Between August and November 1888, five prostitutes turned up dead on the streets of London’s Whitechapel neighbourhood.
Mary Kelly Crime Scene Photograph.
All were found within a mile of one another – two on the same night – and all had their throats slashed from left to right.
Alice McKenzie Mortuary Photograph.
The lead investigators on the case suspected the killer was left-handed.
Catherine Eddowes Mortuary Photograph.
All but one had been gutted with precision, leading investigators to suspect the killer might have been trained as a butcher or surgeon.
Elizabeth Stride Mortuary Photograph.
The killer managed to commit these murders and escape undetected, which suggested the killer was familiar with the rhythms of the neighbourhood.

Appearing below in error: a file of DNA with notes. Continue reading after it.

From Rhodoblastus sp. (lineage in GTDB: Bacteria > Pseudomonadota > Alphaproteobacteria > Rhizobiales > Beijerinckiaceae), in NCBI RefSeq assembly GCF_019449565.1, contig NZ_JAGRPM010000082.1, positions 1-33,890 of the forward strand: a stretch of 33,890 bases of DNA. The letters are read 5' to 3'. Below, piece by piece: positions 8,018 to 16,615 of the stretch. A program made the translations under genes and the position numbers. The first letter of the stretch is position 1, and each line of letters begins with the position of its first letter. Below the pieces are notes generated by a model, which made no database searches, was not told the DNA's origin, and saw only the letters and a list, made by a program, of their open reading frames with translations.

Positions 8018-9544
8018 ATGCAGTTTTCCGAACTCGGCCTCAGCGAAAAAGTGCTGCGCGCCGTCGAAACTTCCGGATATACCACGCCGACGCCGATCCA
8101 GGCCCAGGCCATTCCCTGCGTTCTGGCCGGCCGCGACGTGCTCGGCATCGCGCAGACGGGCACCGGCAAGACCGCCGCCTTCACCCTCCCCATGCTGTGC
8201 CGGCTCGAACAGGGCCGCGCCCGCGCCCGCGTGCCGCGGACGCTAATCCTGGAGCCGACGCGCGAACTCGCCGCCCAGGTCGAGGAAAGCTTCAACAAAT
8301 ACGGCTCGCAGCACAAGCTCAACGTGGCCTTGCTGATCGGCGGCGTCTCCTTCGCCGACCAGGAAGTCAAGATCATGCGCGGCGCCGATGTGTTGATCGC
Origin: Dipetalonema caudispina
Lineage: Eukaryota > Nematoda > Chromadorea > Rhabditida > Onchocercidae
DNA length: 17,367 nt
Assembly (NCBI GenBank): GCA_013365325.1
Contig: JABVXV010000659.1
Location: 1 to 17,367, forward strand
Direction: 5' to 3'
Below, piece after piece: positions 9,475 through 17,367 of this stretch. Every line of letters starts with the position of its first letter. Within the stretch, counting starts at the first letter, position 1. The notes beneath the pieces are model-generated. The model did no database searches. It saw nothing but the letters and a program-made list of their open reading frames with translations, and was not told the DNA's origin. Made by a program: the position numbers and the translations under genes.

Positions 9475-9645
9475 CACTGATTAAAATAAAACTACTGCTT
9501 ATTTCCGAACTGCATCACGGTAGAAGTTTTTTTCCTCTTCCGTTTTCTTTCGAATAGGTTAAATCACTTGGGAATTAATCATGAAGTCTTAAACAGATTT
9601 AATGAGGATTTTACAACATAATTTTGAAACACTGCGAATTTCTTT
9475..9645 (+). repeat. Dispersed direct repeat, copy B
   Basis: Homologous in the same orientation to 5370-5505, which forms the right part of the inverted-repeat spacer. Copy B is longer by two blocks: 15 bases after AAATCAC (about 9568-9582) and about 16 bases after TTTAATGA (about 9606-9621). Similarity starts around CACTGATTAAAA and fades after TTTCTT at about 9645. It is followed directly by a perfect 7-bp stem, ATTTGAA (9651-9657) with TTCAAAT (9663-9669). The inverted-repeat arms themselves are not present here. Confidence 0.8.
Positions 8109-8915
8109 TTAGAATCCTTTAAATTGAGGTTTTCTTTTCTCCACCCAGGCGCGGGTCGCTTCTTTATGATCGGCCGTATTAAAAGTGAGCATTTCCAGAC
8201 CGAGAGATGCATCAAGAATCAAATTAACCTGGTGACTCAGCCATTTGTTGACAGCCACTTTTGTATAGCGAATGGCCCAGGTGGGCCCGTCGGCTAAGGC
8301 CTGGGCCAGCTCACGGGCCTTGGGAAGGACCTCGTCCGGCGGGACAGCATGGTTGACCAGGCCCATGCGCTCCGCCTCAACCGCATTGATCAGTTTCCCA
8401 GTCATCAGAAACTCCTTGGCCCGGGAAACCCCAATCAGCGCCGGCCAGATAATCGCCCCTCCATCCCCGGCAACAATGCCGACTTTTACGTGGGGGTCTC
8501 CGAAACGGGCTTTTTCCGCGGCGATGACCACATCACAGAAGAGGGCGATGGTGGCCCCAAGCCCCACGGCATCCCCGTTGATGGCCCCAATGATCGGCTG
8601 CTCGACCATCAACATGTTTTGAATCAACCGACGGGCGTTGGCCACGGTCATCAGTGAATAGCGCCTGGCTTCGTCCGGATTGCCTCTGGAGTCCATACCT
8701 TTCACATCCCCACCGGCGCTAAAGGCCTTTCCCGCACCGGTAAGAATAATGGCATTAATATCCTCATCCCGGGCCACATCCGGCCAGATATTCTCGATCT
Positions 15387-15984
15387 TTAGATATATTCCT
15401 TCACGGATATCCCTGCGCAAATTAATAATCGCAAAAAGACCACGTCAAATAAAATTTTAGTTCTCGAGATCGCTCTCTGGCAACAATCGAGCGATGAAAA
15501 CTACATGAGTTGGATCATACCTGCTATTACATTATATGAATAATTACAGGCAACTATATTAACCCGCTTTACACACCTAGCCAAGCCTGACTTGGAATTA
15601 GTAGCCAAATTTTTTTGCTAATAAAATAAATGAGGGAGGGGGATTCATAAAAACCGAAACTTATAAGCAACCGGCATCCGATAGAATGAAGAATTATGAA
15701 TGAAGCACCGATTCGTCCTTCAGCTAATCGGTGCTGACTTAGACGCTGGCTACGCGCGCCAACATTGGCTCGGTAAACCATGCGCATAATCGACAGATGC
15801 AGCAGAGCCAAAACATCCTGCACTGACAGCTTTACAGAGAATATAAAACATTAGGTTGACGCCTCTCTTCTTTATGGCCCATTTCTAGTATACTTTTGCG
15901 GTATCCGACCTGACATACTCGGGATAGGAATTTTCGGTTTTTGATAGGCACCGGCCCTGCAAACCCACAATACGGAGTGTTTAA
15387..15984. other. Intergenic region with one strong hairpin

The murderer, whom the press referred to as “Jack the Ripper,” was never identified. Perhaps, Jack the Ripper died before he was able to carry out any additional murders? Or perhaps his killings evolved over time, as other murders occurred in Whitechapel over the next three years, which bore some similarities to Jack’s work. In either case,
Dutfield’s Yard, Scene of Elizabeth Stride’s Murder.
Jack the Ripper is now long gone, and it appears he has taken his identity with him to the grave. Of course, that doesn’t stop us from speculating as to who he might have been.